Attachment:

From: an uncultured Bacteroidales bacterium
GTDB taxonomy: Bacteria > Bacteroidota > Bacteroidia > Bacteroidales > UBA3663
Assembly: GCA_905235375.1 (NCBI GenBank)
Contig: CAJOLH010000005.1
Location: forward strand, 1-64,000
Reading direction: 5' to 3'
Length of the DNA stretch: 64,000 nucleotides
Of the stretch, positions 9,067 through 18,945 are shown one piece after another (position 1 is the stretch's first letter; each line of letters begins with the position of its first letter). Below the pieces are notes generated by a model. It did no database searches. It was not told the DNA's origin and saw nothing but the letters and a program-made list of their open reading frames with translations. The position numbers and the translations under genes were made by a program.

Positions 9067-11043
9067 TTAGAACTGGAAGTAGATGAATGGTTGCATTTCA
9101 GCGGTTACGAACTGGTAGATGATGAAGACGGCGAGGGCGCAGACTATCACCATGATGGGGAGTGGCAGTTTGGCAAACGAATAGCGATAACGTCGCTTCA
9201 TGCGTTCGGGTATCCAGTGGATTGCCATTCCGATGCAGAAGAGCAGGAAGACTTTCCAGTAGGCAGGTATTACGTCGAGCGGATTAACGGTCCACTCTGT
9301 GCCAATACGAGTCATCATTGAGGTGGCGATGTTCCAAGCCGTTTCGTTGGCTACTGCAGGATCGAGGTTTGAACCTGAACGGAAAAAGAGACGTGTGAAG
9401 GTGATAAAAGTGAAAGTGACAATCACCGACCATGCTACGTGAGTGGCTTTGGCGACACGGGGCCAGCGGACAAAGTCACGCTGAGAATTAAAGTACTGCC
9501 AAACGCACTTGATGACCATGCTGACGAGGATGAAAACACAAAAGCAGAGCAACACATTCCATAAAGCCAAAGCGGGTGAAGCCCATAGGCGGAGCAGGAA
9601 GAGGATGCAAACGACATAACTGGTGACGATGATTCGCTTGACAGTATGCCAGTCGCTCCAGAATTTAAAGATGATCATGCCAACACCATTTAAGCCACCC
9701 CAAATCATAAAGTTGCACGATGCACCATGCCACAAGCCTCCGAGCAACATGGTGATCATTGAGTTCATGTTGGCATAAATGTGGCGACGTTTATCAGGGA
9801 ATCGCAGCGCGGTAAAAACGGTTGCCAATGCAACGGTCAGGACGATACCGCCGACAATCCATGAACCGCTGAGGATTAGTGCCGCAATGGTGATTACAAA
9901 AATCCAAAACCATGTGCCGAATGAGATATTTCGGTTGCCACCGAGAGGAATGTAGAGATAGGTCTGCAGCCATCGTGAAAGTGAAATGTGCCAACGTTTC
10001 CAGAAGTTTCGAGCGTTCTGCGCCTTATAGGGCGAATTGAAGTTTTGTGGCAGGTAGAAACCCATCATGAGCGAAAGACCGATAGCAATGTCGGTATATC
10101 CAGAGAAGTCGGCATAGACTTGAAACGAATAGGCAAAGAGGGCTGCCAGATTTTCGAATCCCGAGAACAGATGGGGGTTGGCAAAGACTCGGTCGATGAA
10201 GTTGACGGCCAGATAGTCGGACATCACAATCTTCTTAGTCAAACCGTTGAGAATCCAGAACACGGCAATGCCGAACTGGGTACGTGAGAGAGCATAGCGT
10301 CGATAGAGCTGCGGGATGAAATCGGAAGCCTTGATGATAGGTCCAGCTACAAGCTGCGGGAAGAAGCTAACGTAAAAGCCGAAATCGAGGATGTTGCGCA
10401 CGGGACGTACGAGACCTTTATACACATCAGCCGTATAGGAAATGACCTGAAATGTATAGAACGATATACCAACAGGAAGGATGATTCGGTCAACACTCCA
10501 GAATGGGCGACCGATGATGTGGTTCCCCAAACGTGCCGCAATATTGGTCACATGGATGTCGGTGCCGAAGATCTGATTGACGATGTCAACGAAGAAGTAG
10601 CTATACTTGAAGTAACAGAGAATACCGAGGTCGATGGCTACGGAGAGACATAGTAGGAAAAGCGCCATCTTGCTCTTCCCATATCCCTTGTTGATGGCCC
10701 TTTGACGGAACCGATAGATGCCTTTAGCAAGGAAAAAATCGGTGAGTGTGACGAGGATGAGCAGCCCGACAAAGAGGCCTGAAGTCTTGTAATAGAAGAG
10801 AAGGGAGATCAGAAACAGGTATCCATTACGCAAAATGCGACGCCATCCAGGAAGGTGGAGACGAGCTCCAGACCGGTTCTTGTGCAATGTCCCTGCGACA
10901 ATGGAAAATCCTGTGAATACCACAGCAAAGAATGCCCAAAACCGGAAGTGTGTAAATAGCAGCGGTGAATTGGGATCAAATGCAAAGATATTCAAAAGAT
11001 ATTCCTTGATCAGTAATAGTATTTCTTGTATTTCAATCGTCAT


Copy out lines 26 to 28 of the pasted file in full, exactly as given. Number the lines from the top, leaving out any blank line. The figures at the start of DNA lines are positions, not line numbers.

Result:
10601 CTATACTTGAAGTAACAGAGAATACCGAGGTCGATGGCTACGGAGAGACATAGTAGGAAAAGCGCCATCTTGCTCTTCCCATATCCCTTGTTGATGGCCC
10701 TTTGACGGAACCGATAGATGCCTTTAGCAAGGAAAAAATCGGTGAGTGTGACGAGGATGAGCAGCCCGACAAAGAGGCCTGAAGTCTTGTAATAGAAGAG
10801 AAGGGAGATCAGAAACAGGTATCCATTACGCAAAATGCGACGCCATCCAGGAAGGTGGAGACGAGCTCCAGACCGGTTCTTGTGCAATGTCCCTGCGACA